Vail Valley Voices: Schools chief won’t share pain
July 4, 2010
Given Colorado’s miserable outlook on education funding now and in the near future, and the difficult financial time in Eagle County when people are losing benefits, are under-employed, and losing their jobs, we are dismayed and deeply disappointed that our superintendent has chosen to accept a hefty bonus and a corresponding pay increase.
Our negotiating team, comprised of teachers and administration, including Superintendent Sandra Smyser, was charged with cutting $4 million from our school district’s budget for next year.
Through a collaborative process, we accomplished that goal with the idea that everyone would make sacrifices and everyone would feel some pain in order to cause as little disruption and negative impact as possible to our students. Below are some of the many sacrifices being made.
• Staffing will be reduced districtwide by approximately 50 full-time equivalent positions for the upcoming 2010-11 school year.
• Major cuts in career longevity and PERA affecting 110-140 retired employees will be realized.
• Salaries for new hires to the district will be reduced approximately 2 percent.
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• Supplemental pay for coaching and additional sponsorship duties will be reduced by approximately 2 percent.
• Master and mentor stipends will be reduced by 10 percent for the 2010-11 school year.
Among the painful pieces of our negotiated agreement was a reduction of employee bonus pay. Teachers now have a maximum bonus earning potential of 4 percent (although 2 percent is more likely), down from the previous year’s maximum of 8 percent, along with a pay freeze.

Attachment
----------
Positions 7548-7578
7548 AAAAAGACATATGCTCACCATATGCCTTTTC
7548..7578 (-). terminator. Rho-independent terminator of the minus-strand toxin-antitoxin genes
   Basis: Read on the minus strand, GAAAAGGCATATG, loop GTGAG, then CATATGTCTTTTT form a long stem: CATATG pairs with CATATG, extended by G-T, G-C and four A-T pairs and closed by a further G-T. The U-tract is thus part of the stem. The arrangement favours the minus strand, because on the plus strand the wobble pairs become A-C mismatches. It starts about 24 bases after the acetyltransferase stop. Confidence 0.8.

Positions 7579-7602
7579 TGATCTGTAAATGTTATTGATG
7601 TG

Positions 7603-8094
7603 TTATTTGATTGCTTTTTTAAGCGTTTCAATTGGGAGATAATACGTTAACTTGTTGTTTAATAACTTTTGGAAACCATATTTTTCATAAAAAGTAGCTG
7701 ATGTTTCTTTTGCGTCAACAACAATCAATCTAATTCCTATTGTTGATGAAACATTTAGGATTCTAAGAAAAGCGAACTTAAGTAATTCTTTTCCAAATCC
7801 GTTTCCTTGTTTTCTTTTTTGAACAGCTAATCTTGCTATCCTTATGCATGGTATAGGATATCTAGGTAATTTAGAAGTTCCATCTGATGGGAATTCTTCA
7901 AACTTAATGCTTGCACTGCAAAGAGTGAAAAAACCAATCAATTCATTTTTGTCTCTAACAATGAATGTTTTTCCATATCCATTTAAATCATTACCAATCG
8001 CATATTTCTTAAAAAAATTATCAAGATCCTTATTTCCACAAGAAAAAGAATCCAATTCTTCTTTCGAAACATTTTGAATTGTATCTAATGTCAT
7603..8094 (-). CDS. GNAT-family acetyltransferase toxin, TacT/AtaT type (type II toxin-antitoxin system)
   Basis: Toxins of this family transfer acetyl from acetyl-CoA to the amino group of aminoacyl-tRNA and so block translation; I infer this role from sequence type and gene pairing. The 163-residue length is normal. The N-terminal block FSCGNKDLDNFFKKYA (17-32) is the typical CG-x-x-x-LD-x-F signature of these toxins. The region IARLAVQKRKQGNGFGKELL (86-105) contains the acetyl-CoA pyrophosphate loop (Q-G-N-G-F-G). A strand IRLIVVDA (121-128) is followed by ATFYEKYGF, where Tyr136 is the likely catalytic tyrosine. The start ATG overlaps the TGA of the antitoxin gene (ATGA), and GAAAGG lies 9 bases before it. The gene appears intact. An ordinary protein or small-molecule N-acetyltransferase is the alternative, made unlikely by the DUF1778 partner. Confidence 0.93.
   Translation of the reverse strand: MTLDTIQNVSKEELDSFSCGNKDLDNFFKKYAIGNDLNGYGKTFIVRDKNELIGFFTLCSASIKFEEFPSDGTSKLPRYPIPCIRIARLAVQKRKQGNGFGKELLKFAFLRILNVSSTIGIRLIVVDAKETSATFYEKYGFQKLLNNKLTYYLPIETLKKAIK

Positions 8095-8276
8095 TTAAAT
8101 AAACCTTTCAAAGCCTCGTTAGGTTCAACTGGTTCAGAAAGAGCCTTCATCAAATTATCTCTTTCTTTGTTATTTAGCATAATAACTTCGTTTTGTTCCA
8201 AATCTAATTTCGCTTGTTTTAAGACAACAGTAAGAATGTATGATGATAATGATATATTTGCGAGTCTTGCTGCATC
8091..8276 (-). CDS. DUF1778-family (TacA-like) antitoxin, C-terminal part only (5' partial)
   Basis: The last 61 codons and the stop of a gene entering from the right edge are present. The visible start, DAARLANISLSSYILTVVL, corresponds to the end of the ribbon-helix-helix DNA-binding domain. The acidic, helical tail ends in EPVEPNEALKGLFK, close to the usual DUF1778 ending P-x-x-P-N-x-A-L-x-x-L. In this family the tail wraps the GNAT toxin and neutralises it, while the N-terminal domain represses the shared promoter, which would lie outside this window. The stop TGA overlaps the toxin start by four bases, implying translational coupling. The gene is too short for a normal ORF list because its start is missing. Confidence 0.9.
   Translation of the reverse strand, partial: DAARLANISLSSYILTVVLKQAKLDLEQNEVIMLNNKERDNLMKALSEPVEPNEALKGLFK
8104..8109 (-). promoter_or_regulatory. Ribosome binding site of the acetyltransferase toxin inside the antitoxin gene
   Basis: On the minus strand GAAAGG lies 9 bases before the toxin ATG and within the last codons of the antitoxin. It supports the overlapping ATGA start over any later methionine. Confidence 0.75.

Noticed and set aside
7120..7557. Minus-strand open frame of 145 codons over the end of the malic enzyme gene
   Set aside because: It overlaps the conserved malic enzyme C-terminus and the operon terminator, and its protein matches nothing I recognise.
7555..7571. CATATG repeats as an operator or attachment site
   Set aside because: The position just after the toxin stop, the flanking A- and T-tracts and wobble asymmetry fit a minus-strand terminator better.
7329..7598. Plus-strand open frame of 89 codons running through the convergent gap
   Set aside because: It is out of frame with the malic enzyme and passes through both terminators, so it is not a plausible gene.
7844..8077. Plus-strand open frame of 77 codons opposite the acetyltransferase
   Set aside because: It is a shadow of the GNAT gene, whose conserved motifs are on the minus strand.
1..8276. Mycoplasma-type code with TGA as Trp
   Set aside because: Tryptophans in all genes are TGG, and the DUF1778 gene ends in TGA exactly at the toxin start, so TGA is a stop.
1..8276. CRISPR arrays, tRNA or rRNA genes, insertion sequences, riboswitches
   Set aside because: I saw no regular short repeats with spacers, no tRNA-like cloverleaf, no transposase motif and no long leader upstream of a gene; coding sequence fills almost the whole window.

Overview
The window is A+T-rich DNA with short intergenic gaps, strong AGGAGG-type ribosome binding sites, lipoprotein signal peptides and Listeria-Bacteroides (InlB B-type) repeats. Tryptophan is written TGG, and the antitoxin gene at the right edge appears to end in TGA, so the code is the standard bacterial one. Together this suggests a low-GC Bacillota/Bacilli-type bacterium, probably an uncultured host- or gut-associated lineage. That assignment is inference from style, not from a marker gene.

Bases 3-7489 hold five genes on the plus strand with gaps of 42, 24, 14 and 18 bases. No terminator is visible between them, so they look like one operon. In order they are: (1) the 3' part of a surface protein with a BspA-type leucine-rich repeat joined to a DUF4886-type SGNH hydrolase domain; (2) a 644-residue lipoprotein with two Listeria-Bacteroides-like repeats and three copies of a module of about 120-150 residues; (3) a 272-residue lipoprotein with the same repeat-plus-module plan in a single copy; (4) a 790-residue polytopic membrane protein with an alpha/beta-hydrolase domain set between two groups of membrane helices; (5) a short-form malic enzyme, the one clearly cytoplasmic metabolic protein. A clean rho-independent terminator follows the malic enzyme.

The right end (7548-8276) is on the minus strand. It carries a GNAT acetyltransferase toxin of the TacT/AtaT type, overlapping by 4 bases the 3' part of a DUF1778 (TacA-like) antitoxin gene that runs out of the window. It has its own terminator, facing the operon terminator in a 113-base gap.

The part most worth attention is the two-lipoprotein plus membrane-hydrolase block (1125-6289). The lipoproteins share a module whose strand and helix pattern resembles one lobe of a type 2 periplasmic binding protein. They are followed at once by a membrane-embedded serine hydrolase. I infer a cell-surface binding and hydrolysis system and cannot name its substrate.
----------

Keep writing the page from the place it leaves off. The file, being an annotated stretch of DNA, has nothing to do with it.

Dr. Smyser, however, accepted a large 7.25 percent bonus, including 20 percent of that bonus as a salary increase.
Eagle County School District employees have an opportunity for a 4 percent bonus; Dr. Smyser receives a 7.25 percent guaranteed bonus. Employees have a pay freeze; Dr. Smyser has a salary increase.
Surprisingly, the leader of our school system is not “taking one with the team.”
The current turn of events is particularly disheartening. We, the Eagle County Education Association, have spent a huge amount of time and energy developing what we considered to be an excellent working relationship with the district administration. Five years of relationship building is in jeopardy.
Leaders in other districts such as Cherry Creek, Jefferson County, Boulder, and Summit counties all have demonstrated loyalty to their district employees and are leading by example because they have forgone their bonuses and/or pay increases.
Our superintendent’s actions show a lack of solidarity with her employees, which frankly, is insulting. These actions do not send a positive message to the employees of Eagle County Schools.
Tanya Caruso is the president of the Eagle County Education Association.